- Singapore Press Holdings
Singaporeans are ingesting way too much salt and sugar for their own good, a nation-wide survey has found.
The Health Promotion Board’s (HPB) National Nutrition Survey 2018 found that the average Singaporean consumed about 9g of salt daily, 4g more than the recommended amount. The scary part? This applies to 90 per cent of people in the country.
HPB attributed this primarily to salt and sauces added during stir-frying or marinating, as well as the addition of soya sauce and/or stock powder when cooking. As a matter of fact, these make up 75 per cent of salt in the diet of an average person.
According to Health Hub, eating too much sodium can increase one’s blood pressure, and increase one’s risk for stroke and kidney disease.
But that’s not all. Singaporeans are also facing another problem – sugar.
Read also: This is what your recommended daily intake of fat, sugar, and salt actually looks like
Singaporeans’ total sugar intake was at 60g this year, an increase of 1g from 2010, when the survey was also carried out.
Apparently, the bulk of sugar in food items does not lie in drinks, but from food such as confectionery and desserts.
Nonetheless, pre-packaged sugar-sweetened drinks remain the single largest source of sugar in the diet of Singaporeans, HPB said.
Health Hub reports that extra sugar intake provides empty calories with little nutritional value. This could lead to excess energy intake, weight gain and obesity, which in turn increases one’s risk of heart disease, stroke and high blood pressure.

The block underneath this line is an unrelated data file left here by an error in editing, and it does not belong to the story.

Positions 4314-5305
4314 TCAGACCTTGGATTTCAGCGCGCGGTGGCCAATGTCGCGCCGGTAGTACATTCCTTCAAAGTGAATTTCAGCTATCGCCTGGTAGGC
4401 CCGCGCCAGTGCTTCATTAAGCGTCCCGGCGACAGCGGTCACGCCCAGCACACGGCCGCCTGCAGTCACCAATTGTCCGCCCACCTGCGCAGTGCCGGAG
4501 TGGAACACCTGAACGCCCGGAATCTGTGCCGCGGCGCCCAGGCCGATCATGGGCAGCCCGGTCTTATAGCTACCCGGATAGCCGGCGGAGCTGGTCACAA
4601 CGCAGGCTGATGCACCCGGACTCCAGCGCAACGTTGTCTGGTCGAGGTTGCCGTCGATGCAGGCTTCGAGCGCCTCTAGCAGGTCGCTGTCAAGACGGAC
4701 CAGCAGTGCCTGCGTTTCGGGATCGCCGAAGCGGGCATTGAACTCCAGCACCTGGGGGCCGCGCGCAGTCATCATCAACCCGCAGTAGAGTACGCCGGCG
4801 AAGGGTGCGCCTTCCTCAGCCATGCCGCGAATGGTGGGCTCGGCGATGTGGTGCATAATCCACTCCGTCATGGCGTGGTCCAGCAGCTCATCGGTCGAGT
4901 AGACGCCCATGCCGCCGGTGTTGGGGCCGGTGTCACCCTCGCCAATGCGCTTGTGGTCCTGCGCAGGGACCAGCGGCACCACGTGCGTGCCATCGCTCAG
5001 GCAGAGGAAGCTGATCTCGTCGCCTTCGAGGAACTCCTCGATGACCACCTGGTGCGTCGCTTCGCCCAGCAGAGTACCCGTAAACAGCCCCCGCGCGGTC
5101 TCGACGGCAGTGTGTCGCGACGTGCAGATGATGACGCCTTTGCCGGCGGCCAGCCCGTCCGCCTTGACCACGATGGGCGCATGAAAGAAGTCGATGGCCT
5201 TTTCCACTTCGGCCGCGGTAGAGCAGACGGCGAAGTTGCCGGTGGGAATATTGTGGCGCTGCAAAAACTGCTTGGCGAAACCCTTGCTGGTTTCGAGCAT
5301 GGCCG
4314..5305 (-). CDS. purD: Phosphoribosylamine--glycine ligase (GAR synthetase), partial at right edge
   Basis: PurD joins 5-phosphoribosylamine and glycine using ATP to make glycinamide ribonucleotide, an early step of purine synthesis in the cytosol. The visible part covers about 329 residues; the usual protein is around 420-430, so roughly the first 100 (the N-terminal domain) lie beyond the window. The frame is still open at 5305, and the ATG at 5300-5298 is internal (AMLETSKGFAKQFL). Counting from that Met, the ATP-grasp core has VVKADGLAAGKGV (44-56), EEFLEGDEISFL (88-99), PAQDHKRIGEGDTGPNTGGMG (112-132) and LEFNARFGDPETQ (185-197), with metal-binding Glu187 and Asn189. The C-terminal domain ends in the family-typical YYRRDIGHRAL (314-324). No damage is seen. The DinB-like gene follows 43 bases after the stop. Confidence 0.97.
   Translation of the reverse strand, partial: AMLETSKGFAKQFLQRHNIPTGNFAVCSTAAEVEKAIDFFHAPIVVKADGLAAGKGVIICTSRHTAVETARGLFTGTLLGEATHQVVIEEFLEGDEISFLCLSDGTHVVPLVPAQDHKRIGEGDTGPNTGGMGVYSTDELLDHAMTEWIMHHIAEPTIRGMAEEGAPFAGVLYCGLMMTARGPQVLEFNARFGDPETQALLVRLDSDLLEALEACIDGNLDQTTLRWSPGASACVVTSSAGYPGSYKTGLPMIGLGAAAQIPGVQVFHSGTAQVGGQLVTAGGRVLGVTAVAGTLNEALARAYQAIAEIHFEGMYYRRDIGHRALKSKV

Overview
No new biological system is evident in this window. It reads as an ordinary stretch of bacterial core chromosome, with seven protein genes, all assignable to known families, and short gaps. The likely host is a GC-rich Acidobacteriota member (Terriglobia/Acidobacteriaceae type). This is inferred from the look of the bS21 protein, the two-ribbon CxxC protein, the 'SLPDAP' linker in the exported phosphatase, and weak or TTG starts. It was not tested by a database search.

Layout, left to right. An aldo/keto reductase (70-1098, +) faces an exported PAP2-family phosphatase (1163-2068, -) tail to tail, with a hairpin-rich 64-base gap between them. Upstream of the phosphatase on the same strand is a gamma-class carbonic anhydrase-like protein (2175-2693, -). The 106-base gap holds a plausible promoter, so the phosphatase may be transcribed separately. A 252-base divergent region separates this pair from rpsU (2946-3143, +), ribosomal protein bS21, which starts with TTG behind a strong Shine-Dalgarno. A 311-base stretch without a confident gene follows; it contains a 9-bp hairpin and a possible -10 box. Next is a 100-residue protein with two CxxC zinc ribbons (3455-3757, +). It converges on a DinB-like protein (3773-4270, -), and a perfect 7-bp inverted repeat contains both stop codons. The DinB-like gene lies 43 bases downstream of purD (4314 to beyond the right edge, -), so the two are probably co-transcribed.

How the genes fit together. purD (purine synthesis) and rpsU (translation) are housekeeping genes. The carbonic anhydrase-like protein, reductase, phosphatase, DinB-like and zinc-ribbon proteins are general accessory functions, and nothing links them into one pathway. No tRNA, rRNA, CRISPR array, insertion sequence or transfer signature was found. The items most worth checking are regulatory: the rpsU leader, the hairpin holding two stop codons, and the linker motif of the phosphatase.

Read also: 15 disturbing consequences of eating too much sugar
Eating less and eating better
- The Straits Times
But all hope is not lost. While Singaporeans are shifting towards richer, sweeter and saltier foods, they are also eating less and their diet quality has improved over time.
The survey found that the average calorie intake had gone down from 2,600kcal in 2010, to 2,470kcal this year (though this is still higher than in 2004).
Also, not only are Singaporeans consuming fewer carbohydrates, they are shifting from refined to unrefined carbohydrates as well.
Read also: 9 things you can do right now to reduce your risk of high blood pressure
Over the last eight years, the proportion of unrefined carbohydrates out of total carbohydrates in the Singapore diet went up, from 14 to 17 per cent.
HPB said that this was mainly due to increased consumption of wholegrain, as well as fruit and vegetables. This finding is supported by market trends where sales of wholegrain rice and bread, as well as fruit and vegetables have been on the rise.
Similarly, the dietary quality of fats in the Singaporean diet has improved, with Singaporeans gravitating towards consuming unsaturated fat instead of saturated fat. In fact, the proportion of saturated fat out of total fat decreased from 38 per cent in 2010 to 36 per cent this year.
Protein intake was not a problem, with nearly 80 per cent of Singaporeans meeting the daily recommended protein intake.
Read also: The ideal dose of carbs for a long life